The number of U.S. households renting is at a 50-year high. And it’s not just households, millions of businesses across the country are operating from rented or leased spaces.
Although most people dream of owning residential and commercial property, there’s nothing wrong with being a tenant. In fact, renting offers a range of unique benefits, from financial flexibility to low maintenance costs.
However, renting has its fair share of downsides. A landlord, for example, can evict you without a justifiable reason.
If your tenant’s rights are being infringed upon, don’t hesitate to hire a tenant attorney. Continue reading to learn about instances when you should get in touch with an attorney.
You Believe You’re a Victim of Discrimination
Landlord-tenant laws vary from state to state, but under the federal Fair Housing Amendments Act, it’s illegal for landlords to discriminate tenants. You cannot be denied housing because of your race, religion, sex, national origin, color, or disability.
Most instances of discrimination occur when a prospective tenant is looking to rent a house. Since landlords typically require tenants to make applications, yours can be rejected for a reason that may or may not be discriminatory. If you’re in this situation, a tenant attorney can study the rejection letter and advise on the way forward.
Discrimination can also occur when you’re already living in a rented house. If your landlord raises your rent without raising that of other tenants, you could be a victim of discrimination. Don’t suffer in silence.
You’re Facing Eviction
A landlord has a legal right to evict a tenant, but only under specific circumstances.
For instance, you can face eviction if:
- You’re using the unit for illegal activities, such as selling illegal drugs
- You’re conducting (legitimate) business in the property
- The landlord is taking the property off the rental market
- The landlord wants to move in
- The house no longer meets health and safety regulations and the situation cannot be remedied unless the tenant moves out.
- Other conditions fleshed out in the rental/lease agreement you signed – such as violating a pet policy.
And even when there are legal grounds for your eviction, the landlord must give you an eviction notice.
Now, what if your landlord is forcing you out without a legitimate reason? Perhaps you have had a disagreement with the landlord and they’re taking a retaliatory measure. Or you and your spouse have just had a baby and the landlord doesn’t want a screaming newborn making noise for other tenants.
Regardless of your specific situation, if you feel you’re being evicted unfairly, it’s time to call a tenant attorney. This professional will get the landlord to drop the eviction and even pursue compensation on your behalf.
On that note, be sure to hire a tenant attorney who specializes in your situation. For example, if you’re facing a commercial eviction, you need a commercial tenant attorney. This useful link has more information on this type of legal service.
A Legitimate Eviction Is Turning into Harassment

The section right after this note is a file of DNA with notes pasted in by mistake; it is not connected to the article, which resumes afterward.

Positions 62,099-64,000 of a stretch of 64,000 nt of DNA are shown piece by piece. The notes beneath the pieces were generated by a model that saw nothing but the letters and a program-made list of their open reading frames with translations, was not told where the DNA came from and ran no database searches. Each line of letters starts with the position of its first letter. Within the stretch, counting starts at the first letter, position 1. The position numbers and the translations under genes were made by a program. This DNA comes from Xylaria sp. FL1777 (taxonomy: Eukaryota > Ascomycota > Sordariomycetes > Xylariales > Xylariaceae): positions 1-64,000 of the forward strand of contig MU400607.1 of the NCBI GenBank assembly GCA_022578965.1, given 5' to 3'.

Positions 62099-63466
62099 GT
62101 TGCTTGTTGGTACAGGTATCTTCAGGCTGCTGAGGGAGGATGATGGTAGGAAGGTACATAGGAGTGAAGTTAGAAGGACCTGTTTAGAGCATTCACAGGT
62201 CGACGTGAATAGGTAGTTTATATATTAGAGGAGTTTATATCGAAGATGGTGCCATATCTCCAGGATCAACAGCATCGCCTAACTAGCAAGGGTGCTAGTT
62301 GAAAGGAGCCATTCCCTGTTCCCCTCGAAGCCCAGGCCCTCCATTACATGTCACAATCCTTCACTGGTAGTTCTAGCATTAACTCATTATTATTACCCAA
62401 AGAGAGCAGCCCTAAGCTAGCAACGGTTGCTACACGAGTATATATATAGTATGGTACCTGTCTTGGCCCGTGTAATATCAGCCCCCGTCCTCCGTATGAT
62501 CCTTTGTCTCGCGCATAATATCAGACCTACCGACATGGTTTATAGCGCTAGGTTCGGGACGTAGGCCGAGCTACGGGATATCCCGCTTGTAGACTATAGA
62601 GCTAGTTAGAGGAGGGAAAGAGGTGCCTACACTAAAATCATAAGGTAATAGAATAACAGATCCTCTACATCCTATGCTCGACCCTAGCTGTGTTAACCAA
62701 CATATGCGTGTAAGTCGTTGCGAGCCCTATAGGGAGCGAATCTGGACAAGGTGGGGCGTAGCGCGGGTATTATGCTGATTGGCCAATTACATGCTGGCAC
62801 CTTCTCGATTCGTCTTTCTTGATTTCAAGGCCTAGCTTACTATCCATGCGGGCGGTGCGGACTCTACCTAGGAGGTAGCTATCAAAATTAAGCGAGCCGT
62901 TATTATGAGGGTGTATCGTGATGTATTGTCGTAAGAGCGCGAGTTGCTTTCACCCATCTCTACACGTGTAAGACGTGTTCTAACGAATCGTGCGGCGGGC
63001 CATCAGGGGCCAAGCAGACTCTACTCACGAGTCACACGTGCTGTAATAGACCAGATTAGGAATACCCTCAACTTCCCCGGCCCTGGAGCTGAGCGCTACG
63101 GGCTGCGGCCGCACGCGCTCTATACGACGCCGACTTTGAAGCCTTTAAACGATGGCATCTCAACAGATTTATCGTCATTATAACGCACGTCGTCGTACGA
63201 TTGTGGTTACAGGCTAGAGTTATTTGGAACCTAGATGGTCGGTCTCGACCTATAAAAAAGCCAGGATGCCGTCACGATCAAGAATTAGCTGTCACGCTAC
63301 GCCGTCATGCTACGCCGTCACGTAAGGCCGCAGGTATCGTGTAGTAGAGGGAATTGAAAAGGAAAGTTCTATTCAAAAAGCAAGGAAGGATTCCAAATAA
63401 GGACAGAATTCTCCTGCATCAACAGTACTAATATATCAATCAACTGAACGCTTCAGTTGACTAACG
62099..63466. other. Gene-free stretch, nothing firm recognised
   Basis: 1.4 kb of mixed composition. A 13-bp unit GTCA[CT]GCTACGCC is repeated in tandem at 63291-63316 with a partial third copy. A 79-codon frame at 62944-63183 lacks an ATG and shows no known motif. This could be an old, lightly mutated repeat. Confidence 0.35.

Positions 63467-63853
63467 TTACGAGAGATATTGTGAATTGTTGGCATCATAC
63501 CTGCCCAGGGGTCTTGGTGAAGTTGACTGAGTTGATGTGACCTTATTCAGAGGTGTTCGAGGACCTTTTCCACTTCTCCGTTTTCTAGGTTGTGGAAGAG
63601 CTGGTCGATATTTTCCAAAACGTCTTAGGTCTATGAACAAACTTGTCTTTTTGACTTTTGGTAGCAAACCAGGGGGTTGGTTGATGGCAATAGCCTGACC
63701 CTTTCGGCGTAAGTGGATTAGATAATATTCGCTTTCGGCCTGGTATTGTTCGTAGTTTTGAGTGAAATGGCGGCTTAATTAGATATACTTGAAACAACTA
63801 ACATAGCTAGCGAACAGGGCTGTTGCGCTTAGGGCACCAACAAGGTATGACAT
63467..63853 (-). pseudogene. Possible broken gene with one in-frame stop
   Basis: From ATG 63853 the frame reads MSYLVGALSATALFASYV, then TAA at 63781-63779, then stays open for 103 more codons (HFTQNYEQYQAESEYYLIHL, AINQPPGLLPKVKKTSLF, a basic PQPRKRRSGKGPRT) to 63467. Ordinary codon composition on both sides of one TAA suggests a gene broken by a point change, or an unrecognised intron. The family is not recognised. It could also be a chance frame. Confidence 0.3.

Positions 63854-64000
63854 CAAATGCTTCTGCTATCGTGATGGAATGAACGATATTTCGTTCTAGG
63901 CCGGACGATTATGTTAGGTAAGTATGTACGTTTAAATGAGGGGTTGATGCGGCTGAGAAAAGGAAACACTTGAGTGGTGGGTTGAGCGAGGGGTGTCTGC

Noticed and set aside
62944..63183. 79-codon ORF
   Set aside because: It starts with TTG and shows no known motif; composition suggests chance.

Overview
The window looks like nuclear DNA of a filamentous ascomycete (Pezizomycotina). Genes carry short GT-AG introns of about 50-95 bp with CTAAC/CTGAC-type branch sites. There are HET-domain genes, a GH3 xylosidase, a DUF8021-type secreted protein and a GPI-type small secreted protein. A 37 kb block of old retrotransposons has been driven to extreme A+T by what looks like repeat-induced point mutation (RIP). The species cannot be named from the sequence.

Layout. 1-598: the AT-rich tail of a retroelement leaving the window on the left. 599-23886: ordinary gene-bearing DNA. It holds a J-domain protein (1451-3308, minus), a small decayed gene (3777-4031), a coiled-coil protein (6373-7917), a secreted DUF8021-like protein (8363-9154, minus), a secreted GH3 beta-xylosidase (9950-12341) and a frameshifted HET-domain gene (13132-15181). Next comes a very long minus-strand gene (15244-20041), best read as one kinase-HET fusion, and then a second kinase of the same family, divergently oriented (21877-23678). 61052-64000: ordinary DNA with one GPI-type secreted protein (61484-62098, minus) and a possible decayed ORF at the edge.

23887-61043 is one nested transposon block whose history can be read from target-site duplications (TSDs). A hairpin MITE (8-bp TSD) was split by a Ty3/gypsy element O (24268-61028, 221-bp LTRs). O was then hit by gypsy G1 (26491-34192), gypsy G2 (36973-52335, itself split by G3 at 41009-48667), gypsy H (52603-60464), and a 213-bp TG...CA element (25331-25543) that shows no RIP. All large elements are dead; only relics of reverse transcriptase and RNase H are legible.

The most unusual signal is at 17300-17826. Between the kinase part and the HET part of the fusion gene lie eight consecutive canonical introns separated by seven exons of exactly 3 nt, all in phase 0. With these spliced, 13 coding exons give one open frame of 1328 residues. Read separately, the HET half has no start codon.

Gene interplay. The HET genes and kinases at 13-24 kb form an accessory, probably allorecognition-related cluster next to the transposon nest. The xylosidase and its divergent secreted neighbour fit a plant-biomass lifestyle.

When there are legitimate grounds for an eviction, you have to move out. Timelines vary from state to state, but you can get as little as 20 days or as many as 90 days.
The landlord has no right to force you out until the legal expiry of the eviction notice. However, your landlord may resort to underhand tactics to get you to move out sooner. These tactics can include turning off your power and other utilities, threatening you, taking away your possessions, or even removing doors and windows.
If this is happening to you, the law is on your side. But you need a competent tenant lawyer on your team to enhance your chances of winning the case.
You Have Sustained an Injury
Injuries can happen anywhere, including in your rented property. While an injury can be the result of your own making (like if you slide and fall in the shower because you left a running tap), others can be the result of a landlord’s negligence.
For starters, landlords have a responsibility to ensure the property is reasonably free of health and safety hazards. So, if you fall down the stairs and break a bone because the staircase was faulty or damaged, you can hold the landlord responsible for your injuries.
It’s important to note that, in some instances, there is a thin line before tenant and landlord negligence. If you sue the landlord on your own, their legal team might be able to prove that the injury is your own fault. The right thing to do is to let a tenant attorney prosecute the case for you.
Also, an injury isn’t the only health issue that should prompt you to seek legal redress. There are certain illnesses that can arise from living in unhealthy conditions.
For example, if there’s mold in the property, you and other tenants will have an increased risk of respiratory conditions such as asthma. If you’ve fallen ill and you suspect the property’s unhabitable conditions are the cause, you can sue your landlord.
The Landlord Isn’t Keeping Their Word
Sometimes you can bring a landlord to account based on the promises they have made.
Let’s say insecurity is on the rise in your neighborhood. You ask the landlord to increase the property’s security and they respond by saying they’ll install an electric fence or hire security guards. Day, weeks, and months pass, yet nothing happens.
If the landlord’s promise was in writing and signed, you can use their words against them. A tenant attorney can send your landlord a demand letter, asking them to make good their promise or face a lawsuit.
Don’t Hesitate to Hire a Tenant Attorney When Necessary
Renting has its joys, but it exposes you to potential violations of your rights. The good news is you’re free to pursue legal action when a landlord is stepping on your rights on not doing their part. Just be sure to have a tenant attorney on your side.
Keep reading our blog for more useful legal tips and insights.